9. The issue about privacy for college records is definitely an obstacle. You won’t be able to get information from registrars or alumni offices. Instead, try the college archivist, usually located in the library. The archivist can search published records like yearbooks, graduation programs, alumni biographies, etc. and also may have file folders of other information such as employment history for faculty.

  10. A few years ago I wrote to my parents’ schools.
    Amongst the replies was my mother’s college which sent me copies of every scrap of paper they had in the file (not grades, but letters back and forth between the school and their alum) including a letter thanking them for sending the transcript with an apology for being slow at sending the fee– she had just had a baby (me).

  11. I found invaluable information with the archivist at U. Penn on both my father and grandfather. The information was in forms for the careers office that every Penn senior filled out, as well as any post-graduation documentation between the careers office and the alum. I even found out my father was engaged to a woman not my mother at the time he filled out the forms. Stanford University, on the other hand, only had the yearbooks that I could look through for information on my maternal grandfather. Because I can’t access anything else, I have no idea why he was in the class a year behind where he should have been or whether he in fact graduated. It pays to track down each institution to see what information you can access. Even if it’s only the yearbooks, at least you may be able to get copies of photographs of your ancestor.

  12. In Indiana, where consolidation of school districts started in the 1960 era, the records of individual schools which were kept at the County Superintents’ offices were turned over to the clerk. They are only required to keep official records for a certain period of time and are destroyed by a committee, which may or may not include someone knowledgible in the uses that they might be needed for. The main school that the others were melded into may have the records of its original schools, but not the others. My husband’s aunt needed proof of birth for a passport. None was found, her school records had disappeared because that school closed long before consolidations were being forced by the state. My husband went to the courthouse and testified for her. That would no longer be acceptable is my understanding, but anyway, a genealogist will find no “acceptable” record of her existing, except questionable census records. Jo Blunk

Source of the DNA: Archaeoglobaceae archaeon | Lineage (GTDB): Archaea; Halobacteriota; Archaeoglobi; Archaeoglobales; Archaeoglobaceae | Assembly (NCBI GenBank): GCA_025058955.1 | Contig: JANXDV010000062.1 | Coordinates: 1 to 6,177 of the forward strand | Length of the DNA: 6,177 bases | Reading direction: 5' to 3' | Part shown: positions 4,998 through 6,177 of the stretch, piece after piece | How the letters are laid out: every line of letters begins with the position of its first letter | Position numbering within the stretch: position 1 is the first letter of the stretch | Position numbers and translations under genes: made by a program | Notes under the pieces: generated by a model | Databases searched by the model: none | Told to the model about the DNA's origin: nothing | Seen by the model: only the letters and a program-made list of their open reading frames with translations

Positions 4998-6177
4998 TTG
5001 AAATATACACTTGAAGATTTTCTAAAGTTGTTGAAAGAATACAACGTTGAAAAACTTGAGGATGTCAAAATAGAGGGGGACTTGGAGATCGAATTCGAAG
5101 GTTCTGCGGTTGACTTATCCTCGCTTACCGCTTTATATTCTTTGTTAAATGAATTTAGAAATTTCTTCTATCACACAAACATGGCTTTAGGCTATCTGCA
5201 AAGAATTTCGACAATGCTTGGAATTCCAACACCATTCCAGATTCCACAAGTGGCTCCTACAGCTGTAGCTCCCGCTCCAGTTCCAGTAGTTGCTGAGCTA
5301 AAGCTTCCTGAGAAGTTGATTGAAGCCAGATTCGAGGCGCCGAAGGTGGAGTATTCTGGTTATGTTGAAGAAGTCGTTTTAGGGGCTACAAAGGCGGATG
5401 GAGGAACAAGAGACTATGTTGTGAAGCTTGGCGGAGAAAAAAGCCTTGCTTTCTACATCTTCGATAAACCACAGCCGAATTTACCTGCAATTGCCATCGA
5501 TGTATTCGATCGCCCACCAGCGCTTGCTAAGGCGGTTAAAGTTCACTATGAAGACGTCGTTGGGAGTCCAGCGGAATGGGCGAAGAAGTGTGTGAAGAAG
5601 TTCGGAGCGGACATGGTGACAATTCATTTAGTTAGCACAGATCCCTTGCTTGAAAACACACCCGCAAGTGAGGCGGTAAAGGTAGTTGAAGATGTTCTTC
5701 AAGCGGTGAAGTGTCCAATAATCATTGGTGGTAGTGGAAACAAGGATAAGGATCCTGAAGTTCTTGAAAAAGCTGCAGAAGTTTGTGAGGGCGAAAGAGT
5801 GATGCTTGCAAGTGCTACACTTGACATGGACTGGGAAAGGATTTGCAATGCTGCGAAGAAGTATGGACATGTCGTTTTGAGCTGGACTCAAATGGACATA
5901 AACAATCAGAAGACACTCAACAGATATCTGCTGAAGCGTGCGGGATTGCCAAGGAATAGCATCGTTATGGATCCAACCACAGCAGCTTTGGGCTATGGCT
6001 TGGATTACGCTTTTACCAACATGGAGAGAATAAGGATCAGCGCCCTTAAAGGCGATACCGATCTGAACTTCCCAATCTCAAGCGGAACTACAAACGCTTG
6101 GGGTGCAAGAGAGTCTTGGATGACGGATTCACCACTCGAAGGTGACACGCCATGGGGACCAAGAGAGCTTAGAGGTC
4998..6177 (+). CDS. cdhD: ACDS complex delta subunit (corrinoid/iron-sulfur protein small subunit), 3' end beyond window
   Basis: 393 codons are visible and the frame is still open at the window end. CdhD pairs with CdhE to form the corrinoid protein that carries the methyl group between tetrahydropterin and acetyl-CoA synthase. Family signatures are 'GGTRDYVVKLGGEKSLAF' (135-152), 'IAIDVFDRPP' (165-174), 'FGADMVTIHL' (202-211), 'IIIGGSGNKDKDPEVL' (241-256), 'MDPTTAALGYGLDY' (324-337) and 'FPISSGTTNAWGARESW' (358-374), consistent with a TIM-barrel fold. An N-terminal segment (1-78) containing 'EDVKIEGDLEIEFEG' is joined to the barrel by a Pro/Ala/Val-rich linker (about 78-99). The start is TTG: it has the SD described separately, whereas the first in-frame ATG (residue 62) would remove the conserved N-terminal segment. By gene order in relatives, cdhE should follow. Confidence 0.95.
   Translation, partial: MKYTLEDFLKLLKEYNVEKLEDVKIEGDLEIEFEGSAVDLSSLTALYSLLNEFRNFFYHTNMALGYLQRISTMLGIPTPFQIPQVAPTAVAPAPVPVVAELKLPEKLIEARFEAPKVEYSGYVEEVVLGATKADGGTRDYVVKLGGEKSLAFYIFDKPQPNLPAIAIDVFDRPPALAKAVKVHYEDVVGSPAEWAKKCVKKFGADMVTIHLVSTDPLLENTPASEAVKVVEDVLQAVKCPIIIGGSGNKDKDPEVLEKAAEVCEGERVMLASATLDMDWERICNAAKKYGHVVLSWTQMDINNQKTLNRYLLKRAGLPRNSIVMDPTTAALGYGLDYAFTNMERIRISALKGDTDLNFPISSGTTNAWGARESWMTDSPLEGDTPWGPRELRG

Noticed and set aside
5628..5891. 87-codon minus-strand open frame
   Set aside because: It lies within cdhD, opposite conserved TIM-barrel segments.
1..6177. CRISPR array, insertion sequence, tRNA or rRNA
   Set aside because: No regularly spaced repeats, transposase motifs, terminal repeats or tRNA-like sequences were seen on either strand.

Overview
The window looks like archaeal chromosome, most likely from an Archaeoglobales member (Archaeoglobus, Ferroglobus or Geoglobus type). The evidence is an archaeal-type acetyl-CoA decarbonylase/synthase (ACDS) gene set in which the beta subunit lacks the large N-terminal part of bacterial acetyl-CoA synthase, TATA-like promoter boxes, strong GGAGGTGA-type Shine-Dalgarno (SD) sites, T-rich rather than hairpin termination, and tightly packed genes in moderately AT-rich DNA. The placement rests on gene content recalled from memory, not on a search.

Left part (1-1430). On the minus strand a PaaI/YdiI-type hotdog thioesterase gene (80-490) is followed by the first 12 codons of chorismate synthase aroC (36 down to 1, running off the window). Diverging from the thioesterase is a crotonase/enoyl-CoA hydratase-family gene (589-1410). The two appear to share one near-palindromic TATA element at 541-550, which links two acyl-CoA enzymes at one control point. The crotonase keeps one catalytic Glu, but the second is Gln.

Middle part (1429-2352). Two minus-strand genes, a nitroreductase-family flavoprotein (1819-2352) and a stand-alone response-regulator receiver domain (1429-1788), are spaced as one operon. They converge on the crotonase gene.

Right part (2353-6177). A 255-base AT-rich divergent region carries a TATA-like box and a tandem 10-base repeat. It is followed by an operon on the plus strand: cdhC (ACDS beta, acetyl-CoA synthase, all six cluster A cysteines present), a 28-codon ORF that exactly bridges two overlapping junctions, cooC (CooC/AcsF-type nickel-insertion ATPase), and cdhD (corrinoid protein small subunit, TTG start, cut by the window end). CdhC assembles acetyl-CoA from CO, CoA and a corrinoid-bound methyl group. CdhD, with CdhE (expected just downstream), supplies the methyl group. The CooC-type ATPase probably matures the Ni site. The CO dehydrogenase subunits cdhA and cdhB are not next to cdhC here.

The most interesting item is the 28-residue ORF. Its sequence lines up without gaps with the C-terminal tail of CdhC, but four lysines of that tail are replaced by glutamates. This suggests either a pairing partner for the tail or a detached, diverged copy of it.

13. This was a fine, even insightful read for me because I am facing this dilemma: my father (whose name I bear) attended school in Cherry Tree, Pennsylvania, lastly at Cherry Tree High School. This school was ultimately torn down and insofar as I’ve been able to determine was never rebuilt…most probably due to the downswing of population over the subsequent years. There was a book published, “Scrapbook – An Assemblage of Cherry Tree High School….”, of which I have a copy. While it had a very bad reproduction of the 1933 football team (in which both my father and Uncle Frederick D. Langham appeared), my father’s name was never mentioned throughout the book….yet his brother Fred’s and accomplishments appeared on several pages (strangely on the football photo both he and my father were “unknown” entities). To make a long story short, I am in need of direction as to how to contact the officials into whose hands all school records fell once the school became defunct and “destroyed.” Since all those proceedings occurred in Pennsylvania prior to my birth (1943) I haven’t a clue as to where to look or to whom to query this information. My father and his brother both perished in WWII (valiantly as heroes) and my mother remarried to a man from Louisiana – all gone and dead now. In the reconstruction of my father’s family tree has been most helpful…but I now seek more details of the lives of those fore bearers who made my Langham Family a reality. Any suggestions?

  14. I tried getting information about my father and his siblings from the Chicago Public School system and their grammer school (Pickard). The school system sent me a letter saying that they could not disclose teacher’s information (I had specified that they had been students.) The school’s principal never replied to my request. This, I would say, is probably typical for Chicago. By the way, I had also attended the same school for a couple of years.